Turkish police arrested for 'wiretapping politicians'
At least 20 police officers have been arrested in Turkey, accused of illegally wiretapping politicians.
Dozens of officers were arrested in 2014 on similar charges, pertaining to illegal intercepts which also targeted civil servants and business figures.
The Turkish government says this was part of a campaign coordinated by United States-based cleric Fethullah Gulen, who denies the accusation.
A Turkish court issued a warrant for Mr Gulen's arrest in December.
The most recent round of arrests follows police raids in eight Turkish cities.
As well as wiretapping, which is believed to have targeted Turkish President Recep Tayyip Erdogan himself, police officers are accused of forging official documents and violating the privacy of individuals.
Thirteen people arrested last year, including Mr Erdogan's former bodyguard and the former head of Turkish Prime Minister Ahmet Davutoglu's security detail, went on trial last week on similar charges.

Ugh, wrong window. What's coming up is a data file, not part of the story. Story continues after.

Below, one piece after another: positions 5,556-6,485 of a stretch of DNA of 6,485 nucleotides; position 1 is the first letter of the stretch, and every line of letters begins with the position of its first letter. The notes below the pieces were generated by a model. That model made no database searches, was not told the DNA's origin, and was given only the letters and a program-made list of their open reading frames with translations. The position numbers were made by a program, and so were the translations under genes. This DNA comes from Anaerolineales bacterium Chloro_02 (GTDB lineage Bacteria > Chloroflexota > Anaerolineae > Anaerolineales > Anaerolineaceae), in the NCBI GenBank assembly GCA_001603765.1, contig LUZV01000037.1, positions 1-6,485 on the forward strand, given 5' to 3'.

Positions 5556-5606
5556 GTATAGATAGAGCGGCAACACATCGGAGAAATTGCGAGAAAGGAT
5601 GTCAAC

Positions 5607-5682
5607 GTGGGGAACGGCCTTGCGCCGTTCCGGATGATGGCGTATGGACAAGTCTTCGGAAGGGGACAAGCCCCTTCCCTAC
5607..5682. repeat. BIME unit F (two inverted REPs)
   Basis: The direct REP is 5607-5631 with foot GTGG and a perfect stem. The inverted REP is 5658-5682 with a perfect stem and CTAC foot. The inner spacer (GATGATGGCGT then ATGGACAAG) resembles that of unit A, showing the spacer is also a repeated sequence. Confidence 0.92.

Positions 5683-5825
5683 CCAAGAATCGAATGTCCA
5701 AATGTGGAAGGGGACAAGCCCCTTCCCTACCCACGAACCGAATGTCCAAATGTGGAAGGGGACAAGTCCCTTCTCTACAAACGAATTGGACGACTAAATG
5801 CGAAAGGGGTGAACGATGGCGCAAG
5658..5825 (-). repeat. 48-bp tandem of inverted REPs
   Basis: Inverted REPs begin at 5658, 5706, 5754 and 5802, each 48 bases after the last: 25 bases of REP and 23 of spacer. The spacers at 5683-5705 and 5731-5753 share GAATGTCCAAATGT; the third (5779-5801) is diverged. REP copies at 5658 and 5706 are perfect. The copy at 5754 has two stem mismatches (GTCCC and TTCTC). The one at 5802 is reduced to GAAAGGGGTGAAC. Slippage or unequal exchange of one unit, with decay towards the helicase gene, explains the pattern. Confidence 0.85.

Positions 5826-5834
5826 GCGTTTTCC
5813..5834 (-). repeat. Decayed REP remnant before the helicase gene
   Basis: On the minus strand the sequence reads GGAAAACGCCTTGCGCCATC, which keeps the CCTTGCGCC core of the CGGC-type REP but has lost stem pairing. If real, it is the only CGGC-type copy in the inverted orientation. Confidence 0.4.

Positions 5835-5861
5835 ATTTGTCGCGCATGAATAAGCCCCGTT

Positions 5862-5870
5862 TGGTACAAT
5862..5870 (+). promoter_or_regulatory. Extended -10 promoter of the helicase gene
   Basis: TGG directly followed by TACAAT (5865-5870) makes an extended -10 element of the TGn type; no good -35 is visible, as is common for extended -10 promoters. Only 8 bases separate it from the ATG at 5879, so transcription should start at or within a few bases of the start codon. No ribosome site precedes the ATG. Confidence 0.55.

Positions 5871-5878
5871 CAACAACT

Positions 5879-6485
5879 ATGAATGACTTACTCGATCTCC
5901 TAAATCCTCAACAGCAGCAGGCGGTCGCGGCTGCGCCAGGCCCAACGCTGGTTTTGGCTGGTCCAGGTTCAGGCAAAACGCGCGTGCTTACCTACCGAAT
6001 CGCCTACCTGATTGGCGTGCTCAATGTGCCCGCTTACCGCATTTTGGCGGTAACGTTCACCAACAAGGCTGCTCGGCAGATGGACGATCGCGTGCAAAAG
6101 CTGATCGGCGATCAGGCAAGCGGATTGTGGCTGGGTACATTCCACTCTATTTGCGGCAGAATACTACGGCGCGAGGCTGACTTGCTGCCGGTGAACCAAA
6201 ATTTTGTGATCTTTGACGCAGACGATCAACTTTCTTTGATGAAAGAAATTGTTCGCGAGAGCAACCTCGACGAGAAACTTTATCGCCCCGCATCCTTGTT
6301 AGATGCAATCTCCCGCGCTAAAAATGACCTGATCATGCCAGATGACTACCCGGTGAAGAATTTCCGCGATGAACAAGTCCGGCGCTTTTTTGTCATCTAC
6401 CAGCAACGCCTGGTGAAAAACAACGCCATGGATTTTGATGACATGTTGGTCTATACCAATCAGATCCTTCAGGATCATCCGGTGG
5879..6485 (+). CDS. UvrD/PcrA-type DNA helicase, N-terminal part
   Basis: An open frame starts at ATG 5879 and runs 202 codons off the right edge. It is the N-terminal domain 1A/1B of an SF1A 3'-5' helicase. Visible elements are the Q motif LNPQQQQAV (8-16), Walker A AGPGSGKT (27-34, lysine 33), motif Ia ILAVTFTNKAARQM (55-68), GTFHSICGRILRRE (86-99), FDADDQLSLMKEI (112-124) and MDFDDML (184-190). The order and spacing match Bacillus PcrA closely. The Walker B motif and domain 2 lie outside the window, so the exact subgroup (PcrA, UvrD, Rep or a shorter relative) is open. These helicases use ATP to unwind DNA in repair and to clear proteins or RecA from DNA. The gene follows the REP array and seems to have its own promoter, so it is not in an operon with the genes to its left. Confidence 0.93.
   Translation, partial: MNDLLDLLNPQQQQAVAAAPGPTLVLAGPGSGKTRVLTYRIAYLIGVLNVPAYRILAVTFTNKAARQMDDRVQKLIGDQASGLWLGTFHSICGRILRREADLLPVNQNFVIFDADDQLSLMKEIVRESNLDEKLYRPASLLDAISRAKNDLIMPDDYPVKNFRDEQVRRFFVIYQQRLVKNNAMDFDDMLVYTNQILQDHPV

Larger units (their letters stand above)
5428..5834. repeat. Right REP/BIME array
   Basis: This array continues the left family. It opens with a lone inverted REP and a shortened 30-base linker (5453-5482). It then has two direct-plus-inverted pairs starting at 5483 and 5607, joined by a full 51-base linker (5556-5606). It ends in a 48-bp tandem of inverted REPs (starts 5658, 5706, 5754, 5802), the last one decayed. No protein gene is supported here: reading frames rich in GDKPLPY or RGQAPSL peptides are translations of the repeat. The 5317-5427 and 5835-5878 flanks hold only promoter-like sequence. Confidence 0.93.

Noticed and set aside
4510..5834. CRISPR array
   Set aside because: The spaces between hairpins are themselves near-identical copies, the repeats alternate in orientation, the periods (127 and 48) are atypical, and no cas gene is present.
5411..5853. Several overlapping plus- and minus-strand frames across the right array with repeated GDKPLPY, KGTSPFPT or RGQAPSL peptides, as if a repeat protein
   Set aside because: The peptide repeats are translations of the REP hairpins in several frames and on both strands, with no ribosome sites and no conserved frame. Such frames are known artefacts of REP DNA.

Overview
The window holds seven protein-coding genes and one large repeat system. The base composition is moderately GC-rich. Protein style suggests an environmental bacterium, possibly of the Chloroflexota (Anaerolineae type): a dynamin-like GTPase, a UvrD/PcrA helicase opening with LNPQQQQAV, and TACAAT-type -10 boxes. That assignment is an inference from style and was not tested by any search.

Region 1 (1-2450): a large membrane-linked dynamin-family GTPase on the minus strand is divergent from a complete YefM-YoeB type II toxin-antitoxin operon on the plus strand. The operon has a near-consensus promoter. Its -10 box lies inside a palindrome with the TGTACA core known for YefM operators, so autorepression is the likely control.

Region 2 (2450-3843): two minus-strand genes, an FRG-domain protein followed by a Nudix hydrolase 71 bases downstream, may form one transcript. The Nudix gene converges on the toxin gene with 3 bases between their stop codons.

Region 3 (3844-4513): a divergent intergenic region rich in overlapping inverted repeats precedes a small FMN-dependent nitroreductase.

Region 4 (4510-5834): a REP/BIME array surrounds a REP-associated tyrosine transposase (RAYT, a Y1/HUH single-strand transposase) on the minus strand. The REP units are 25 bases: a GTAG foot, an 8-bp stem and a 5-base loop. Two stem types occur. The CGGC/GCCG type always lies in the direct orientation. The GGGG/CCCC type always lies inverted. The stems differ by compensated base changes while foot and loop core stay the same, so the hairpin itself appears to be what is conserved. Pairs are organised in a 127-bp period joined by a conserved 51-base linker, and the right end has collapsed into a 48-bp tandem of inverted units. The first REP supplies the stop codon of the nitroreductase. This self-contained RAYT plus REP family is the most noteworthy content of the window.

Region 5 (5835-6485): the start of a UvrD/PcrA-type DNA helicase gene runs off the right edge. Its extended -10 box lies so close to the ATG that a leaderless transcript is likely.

The crackdown on corruption within the police force is part of President Erdogan's plan to purge the Turkish authorities of what he calls a "parallel state" - an assortment of hostile figures supposedly embedded within the police and judiciary.
Mr Erdogan accuses Mr Gulen, Turkey's most powerful Sunni cleric and a former ally of his, of coordinating a campaign to destabilise his government using sympathetic agents within state institutions.
The US-based cleric is the founder of the Gulen movement, otherwise known as Hizmet.
The spat between Mr Gulen and the government intensified following the release last February of telephone intercept recordings which purport to show Mr Erdogan instructing his son to hide around €30 million (£23m; $36m) in cash following raids on government ministers.
Mr Erdogan dismissed the recordings as a "vile montage".